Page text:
I have an expression that calculates the coefficients of a 2x2 matrix which depend on other three independent expressions, i.e,

$K_{l l^\prime} = ( k_{l l^\prime}^{(1)} + k_{l l^\prime}^{(2)} + k_{l l^\prime}^{(3)} )$

Each $k$ depends on parameters $x_0$ and $\beta$. In Mathematica I have defined the following functions:

k1[x0_, beta_]:= NIntegrate[(*huge expression*)]
k2[x0_, beta_]:= NIntegrate[(*huge expression*)]
k3[x0_, beta_]:= x*NIntegrate[(*huge expression*)]

Here $x$ is a symbolic value, so essentially $k_1$ and $k_2$ are purely numeric and $k_3$ is symbolic.

To evaluate the result I have defined

K[x0_beta_]:= k1[x0,beta]+k2[x0,beta]+k3[x0,beta]

I would like to paralelize the evaluation of $K$, that is, calculate each $k$ in a different kernel (processor) to speed up the calculation, then join and sum the terms.

My research in the Wolfram documentation pages led me to believe that I should use the


function but I am unsure on how to exactly initialize and distribute the task to the kernels, then join the computations.

If it helps, I am using Mathematica 11.0.


To give a bit more of context, I'm trying to reproduce the graphs (more specifically figure 5) in this paper https://arxiv.org/pdf/1304.0582.pdf

For that I must compute equations (77)-(79) with the help of equations (42) and (44)-(47). The functions $f(y)$ and $g(y)$ are given in equations (14) and (15).

In my Mathematica program, $g(y)$ is a numeric solution to (15) and is represented by a interpolating function.

  • 3
    $\begingroup$ That's hard to say given this abstract setting. How large is the matrix? What exactly are the functions k1, k2, k3? Do they involve symbolic computation? If not, are they compilable? Submitting the tasks to different kernels in the way you discribed it need not be a good idea at all since summing up results from different kernels involves communication that may spoil all the speedup. There are at least two other parallelization techniques accessible from within Mathematica: vectorization and the one that Compile provides. $\endgroup$ Apr 7, 2018 at 19:20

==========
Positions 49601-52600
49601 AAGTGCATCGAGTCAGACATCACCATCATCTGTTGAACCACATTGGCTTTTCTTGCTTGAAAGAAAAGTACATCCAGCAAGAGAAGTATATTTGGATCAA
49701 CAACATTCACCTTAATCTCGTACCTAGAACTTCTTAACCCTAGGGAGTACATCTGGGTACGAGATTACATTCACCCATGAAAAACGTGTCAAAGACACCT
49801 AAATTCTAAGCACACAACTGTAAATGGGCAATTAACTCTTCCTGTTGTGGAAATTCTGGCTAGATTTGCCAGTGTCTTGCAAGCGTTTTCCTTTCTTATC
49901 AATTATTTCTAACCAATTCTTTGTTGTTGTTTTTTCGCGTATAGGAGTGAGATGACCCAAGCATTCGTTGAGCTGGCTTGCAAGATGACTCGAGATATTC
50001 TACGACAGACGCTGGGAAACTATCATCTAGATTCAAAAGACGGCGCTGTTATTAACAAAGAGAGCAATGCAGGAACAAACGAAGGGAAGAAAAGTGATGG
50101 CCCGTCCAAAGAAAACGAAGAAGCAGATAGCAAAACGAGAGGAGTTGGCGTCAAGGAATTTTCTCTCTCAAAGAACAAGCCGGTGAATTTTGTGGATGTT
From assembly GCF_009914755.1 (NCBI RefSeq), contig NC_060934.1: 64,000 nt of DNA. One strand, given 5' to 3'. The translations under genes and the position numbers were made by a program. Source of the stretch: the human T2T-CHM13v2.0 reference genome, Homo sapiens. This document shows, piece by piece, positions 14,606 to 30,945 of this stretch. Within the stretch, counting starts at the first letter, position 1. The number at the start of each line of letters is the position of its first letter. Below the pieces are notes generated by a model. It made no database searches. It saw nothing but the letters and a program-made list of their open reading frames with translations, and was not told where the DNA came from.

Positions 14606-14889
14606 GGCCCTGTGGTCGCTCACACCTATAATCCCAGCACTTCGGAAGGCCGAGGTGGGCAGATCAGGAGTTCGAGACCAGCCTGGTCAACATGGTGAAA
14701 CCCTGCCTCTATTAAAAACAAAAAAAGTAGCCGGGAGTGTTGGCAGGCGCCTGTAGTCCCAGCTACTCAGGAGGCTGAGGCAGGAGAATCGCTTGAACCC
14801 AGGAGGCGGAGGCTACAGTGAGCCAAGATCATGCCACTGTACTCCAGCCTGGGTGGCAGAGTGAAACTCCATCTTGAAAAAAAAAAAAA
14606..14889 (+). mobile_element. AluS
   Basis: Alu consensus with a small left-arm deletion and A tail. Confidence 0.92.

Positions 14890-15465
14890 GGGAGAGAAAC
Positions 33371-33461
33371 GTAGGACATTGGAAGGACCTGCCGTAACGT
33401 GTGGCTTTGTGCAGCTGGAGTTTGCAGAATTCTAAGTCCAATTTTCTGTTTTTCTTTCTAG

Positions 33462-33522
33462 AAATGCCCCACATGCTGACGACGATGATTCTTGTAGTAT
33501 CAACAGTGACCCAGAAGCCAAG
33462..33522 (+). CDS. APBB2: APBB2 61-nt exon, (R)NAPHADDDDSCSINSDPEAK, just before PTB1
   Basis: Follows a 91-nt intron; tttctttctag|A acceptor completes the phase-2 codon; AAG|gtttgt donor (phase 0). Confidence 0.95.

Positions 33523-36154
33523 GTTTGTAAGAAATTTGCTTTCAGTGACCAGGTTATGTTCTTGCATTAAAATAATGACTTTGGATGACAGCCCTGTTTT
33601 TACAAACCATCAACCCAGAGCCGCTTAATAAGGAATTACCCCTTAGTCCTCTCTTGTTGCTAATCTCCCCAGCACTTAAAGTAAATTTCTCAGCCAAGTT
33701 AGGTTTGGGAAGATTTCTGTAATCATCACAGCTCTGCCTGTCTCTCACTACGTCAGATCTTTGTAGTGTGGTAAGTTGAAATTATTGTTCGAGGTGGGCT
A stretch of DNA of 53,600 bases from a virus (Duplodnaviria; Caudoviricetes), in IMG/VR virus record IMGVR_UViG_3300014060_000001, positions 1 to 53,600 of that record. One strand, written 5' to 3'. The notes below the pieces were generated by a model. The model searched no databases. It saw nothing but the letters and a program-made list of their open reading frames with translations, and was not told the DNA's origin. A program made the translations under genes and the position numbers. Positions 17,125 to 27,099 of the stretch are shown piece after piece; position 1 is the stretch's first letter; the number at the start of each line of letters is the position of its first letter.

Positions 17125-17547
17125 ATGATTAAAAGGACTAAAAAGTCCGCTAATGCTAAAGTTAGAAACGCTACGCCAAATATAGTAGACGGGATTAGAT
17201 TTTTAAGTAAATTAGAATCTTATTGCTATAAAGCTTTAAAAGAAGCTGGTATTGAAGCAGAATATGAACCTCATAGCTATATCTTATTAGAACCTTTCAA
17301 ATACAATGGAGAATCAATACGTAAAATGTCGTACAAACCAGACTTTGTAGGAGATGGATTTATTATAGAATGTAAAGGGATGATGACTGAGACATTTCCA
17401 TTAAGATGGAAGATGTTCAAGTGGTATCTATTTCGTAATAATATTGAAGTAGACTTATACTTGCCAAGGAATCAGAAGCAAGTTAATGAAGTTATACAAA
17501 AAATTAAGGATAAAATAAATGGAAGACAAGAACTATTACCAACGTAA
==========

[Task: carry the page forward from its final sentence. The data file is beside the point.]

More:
• $\begingroup$ I have the feeling that the latter two might be more appropriate. $\endgroup$ Apr 7, 2018 at 19:21
  • 1
    $\begingroup$ Total@Parallelize@{k1[x0,beta], k2[x0,beta], k3[x0,beta]}, but as Henrik points out, whether it will be efficient depends on what k1 etc. do. There's also ParallelSum[k[x0, beta], {k, {k0, k1, k2}}]. $\endgroup$
    – Michael E2
    Apr 7, 2018 at 19:40
  • $\begingroup$ @HenrikSchumacher I've added some clarifications about the types of the k functions. Basically k1 and k2 are compilable and the matrix is 2x2. $\endgroup$
    – Lsheep
    Apr 7, 2018 at 21:28
  • $\begingroup$ @Lsheep Then I would try to figure out a suitable quadrature rule for the integral, in particular if the integrants have certain properties in common? Is it one- or multidimensional integration? Do the integrants have any singularities or discontinuities? If not, Gauss quadrature rules should yield an enormous speedup. Otherwise, one has to fiddle a bit more. It would be really helpful if you would show the integrants and provide some more context. $\endgroup$ Apr 7, 2018 at 21:43

1 Answer 1


Well, you could try to index the k functions in such a way that you can use ParallelTable:

k[1, x0_, beta_] := ...
k[2, x0_, beta_] := ...
k[3, x0_, beta_] := ...

Now you can parallelize the sum as follows:

Total @ ParallelTable[k[i, x0, beta], {i, 1, 3}]

(BTW, don't use K or any other capital letter as a function because they have build-in definitions)


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